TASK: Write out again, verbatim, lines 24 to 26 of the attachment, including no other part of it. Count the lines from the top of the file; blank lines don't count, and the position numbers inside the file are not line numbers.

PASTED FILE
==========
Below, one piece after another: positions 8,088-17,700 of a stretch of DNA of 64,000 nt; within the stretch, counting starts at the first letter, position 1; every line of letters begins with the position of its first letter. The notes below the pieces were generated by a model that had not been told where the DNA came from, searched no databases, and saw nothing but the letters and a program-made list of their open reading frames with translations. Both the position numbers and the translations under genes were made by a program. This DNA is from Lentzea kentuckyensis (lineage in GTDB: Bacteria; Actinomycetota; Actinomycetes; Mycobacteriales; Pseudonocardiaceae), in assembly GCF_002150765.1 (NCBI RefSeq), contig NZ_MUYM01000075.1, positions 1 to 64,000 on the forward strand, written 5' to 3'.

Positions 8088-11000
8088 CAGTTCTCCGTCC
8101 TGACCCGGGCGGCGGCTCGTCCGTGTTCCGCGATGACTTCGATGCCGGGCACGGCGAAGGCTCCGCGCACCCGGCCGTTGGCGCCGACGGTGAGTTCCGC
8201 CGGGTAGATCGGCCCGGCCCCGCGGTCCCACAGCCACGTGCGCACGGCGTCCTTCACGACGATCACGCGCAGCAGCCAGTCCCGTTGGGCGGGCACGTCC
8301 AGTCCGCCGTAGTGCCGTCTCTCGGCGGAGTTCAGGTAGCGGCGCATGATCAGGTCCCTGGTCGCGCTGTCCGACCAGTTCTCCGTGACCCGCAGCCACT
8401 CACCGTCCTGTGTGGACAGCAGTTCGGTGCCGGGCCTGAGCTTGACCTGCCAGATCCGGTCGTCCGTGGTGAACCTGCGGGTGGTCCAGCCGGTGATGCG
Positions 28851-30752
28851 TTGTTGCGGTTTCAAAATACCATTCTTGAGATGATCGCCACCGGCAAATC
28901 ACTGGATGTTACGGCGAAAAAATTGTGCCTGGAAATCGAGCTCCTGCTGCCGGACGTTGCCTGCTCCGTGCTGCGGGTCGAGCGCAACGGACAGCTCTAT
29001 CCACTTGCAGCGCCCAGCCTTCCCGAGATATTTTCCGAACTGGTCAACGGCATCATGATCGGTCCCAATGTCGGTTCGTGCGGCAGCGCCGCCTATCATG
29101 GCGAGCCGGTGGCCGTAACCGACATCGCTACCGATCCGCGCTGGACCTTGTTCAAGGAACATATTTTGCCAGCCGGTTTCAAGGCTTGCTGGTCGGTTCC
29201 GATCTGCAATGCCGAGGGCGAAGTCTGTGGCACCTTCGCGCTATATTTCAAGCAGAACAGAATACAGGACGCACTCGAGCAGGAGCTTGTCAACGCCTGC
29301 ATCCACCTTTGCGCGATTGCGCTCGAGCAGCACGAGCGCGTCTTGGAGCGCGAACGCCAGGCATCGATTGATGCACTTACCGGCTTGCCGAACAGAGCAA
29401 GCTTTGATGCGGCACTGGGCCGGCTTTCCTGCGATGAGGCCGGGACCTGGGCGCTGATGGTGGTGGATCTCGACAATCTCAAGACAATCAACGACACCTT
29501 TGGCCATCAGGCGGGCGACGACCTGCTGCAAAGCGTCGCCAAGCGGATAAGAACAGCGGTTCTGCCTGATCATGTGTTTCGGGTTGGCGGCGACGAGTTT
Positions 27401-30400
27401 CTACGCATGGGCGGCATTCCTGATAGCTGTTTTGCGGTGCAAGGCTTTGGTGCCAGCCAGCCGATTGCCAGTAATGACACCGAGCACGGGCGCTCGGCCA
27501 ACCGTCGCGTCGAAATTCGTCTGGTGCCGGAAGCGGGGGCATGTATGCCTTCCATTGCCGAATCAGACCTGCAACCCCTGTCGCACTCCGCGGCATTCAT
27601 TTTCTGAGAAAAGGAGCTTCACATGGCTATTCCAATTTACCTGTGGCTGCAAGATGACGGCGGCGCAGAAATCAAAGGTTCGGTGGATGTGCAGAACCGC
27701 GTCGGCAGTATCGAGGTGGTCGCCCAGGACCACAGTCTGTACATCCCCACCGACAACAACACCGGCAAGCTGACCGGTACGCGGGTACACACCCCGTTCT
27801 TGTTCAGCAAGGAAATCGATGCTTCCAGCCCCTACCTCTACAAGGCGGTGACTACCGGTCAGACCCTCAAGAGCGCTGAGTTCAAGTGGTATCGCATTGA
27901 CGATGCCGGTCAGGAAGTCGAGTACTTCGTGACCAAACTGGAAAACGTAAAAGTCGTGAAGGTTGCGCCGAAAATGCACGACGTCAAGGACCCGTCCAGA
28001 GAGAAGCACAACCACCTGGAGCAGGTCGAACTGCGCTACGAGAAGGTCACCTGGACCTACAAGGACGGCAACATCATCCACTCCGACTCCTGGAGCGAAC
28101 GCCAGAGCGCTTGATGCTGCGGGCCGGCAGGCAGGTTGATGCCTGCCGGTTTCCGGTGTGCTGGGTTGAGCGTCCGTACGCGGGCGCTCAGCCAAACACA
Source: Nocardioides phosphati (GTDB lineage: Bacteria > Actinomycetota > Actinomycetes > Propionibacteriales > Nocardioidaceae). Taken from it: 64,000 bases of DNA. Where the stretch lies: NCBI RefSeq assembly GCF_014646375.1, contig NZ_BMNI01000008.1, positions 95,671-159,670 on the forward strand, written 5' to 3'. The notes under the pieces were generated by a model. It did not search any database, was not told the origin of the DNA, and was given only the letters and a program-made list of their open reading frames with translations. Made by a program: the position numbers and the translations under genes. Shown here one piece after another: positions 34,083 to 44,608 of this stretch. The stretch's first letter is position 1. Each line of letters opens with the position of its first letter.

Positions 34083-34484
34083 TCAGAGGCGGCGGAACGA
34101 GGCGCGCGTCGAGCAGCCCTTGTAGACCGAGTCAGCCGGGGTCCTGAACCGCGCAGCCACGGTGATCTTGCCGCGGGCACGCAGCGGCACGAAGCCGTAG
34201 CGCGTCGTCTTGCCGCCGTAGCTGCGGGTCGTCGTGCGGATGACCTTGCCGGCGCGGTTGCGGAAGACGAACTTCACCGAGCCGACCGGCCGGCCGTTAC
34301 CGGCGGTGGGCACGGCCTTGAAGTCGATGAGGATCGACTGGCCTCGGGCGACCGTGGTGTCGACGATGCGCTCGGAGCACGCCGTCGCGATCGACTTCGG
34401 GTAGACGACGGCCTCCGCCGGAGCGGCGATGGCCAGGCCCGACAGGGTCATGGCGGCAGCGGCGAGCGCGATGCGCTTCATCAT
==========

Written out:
28001 GAGAAGCACAACCACCTGGAGCAGGTCGAACTGCGCTACGAGAAGGTCACCTGGACCTACAAGGACGGCAACATCATCCACTCCGACTCCTGGAGCGAAC
28101 GCCAGAGCGCTTGATGCTGCGGGCCGGCAGGCAGGTTGATGCCTGCCGGTTTCCGGTGTGCTGGGTTGAGCGTCCGTACGCGGGCGCTCAGCCAAACACA
Source: Nocardioides phosphati (GTDB lineage: Bacteria > Actinomycetota > Actinomycetes > Propionibacteriales > Nocardioidaceae). Taken from it: 64,000 bases of DNA. Where the stretch lies: NCBI RefSeq assembly GCF_014646375.1, contig NZ_BMNI01000008.1, positions 95,671-159,670 on the forward strand, written 5' to 3'. The notes under the pieces were generated by a model. It did not search any database, was not told the origin of the DNA, and was given only the letters and a program-made list of their open reading frames with translations. Made by a program: the position numbers and the translations under genes. Shown here one piece after another: positions 34,083 to 44,608 of this stretch. The stretch's first letter is position 1. Each line of letters opens with the position of its first letter.